Not the village constable. There are men of evil mind, who would make of everything a crime, and not because of passion, but just naturally. They condemn everybody, some for what they have done, and others for what they may do. ... Gracian #109
It was 13 years ago today that we moved into our current home. The evening before a light snow started falling and we went to bed worried about the two Japanese maples which frame our front entrance. As today, the trees had already leafed and we weren’t sure how much snow load their branches could stand. I got up early, looked out the window to see a much heavier snow falling. We both jumped out of bed, dressed, and rushed to our ‘new’ house over snow covered streets. We got there in time; the leafed branches of the specimen trees were full of snow and bent to the ground with a few already broken, but we did save the Japanese maples.
Foreign affairs analyst, Robert D. Kaplan (The Post-Imperial Moment, 2016) is the latest to recognize the sweep of ‘great divides’ across the globe as people demand space (lebensraum) to practice their own cultures and celebrate their own ethnicities within existing sovereign nation-states. Kaplan writes, “The upshot is a maelstrom of national and subnational groups in violent competition. And so, geopolitics – the battle for space and power – now occurs within states as well as between them.” These pages have been recording America’s progress toward a Great Divide as our progressive policies continue to call for the suppression of existing cultures and the celebration of arrived un-assimilating cultures.
Augmented reality and ‘layered manufacturing’ (3D printing) are galloping into the marketplace. I’ve described my own experiences in designing AR systems for equipment maintenance. Today with advanced materials and computing power, these two technologies are making game-changing inroads. And alas, as covered in these pages, the impact on our workforce will not be pretty. There is little in these advancements that enable the systemically unskilled (and the unskillable) to penetrate job markets. Check out the articles in the current (6may16) Economist here and here.
The world of Uber is discovering ‘youth on demand’ jobs as reported in the 2may16 WSJ. This appears to be an attempt to resurrect programs such as the California Youth Employment Agency of my youth. Then a teen-ager would register with the CYEA, state what kind of jobs he was willing to do, and then get a phone call in the morning telling him the address of his employer du jour. Home and small business owners would call the CYEA and tell them the work they needed done and what they were willing to pay. Having arrived from Indiana in June 1957, through the CYEA I was able to work every day and earn good money doing so. The CYEA acted as a clearing house that our state government of yore provided through its usual revenue sources, the young people and part-time employers paid nothing extra for the service. Due to regulations, child-protective laws, litigiousness, and a generally progressive dumbass view of the world, such solutions for youth employment are no longer available. Instead, we have a legion of dubious state sponsored ‘skills development programs’ for our unemployed young people. But today no one can get a rent-a-kid for some chores around the house or shop.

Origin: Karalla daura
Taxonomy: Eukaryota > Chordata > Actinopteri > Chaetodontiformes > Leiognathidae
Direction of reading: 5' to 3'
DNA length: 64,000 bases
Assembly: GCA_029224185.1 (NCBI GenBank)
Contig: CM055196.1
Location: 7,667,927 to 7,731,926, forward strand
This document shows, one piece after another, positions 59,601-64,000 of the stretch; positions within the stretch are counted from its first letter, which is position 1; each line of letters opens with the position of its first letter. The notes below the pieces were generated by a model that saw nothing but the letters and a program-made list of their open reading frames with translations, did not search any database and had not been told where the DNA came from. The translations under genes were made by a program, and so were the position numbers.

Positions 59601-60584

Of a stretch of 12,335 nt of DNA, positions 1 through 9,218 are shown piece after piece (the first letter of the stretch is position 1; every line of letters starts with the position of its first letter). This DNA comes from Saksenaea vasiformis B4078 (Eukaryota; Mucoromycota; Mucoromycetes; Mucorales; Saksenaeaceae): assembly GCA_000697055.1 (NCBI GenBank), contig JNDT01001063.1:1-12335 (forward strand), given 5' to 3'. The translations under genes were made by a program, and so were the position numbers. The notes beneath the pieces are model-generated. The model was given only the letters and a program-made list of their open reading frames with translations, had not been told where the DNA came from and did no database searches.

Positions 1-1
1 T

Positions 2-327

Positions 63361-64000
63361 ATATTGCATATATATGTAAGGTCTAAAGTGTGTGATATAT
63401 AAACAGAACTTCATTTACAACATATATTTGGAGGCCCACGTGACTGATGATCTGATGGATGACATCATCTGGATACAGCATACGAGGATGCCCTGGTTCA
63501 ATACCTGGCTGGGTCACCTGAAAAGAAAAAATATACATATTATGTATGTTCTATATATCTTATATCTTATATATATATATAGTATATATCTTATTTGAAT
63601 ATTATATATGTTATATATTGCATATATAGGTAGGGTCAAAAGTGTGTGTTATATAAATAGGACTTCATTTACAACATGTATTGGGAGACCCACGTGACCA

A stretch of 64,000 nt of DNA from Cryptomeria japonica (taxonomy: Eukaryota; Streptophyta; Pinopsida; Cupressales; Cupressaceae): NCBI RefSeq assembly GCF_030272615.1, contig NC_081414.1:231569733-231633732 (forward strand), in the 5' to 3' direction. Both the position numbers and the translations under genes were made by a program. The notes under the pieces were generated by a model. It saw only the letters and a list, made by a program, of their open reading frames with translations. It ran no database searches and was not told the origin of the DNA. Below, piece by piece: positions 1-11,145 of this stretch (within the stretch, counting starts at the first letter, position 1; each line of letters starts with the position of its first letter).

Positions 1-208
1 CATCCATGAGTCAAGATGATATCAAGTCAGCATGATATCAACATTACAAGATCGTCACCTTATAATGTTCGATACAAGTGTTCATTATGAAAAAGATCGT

In their Relic (2016) social scientists William Howell and Terry Moe argue that “America needs a prime minister” in the form of a yet more powerful president who can submit bills directly to Congress for an up/down vote with no modifications allowed. This is required in the 21st century because “government is broken, and changing the type of people elected to Congress won’t make a difference. Amending the Constitution will.” Their real druthers are that Congress would elect a president similar to how European parliaments elect their countries’ prime ministers. Then there would be cohesion between the legislative and executive organs of government. Howell and Moe clearly discount our Founders’ desire to minimize the size and role of government in our lives when they gave us the constitutionally separated and often contending powers in government.
[update] Just got an email from our designated reader that the community’s low-life is now advising parents to be careful about their kids taking TechTest because I happen to be its author. Only the rabid left puts out such putrid politically inspired proscriptions. Those primitives cannot separate one issue from another, whether here on the local level, in academe, or commerce. If you don’t conform to their template of the perfect progressive, then you are also unqualified to perform any other function in society – everything you touch becomes tainted in their eyes. Given the growing record of dismissals from universities, business, and government, our leftwing radicals are just coming into their stride. In Red China, Cuba, Vietnam, and other totalitarian lands this kind of proscription has been successfully practiced for decades (and is currently enjoying a resurgence), which is why our socialists so fond of aping these policies. When you cannot compete in the arena of ideas, this has always been the inevitable alternative. And there are those who still say that it can’t happen in America.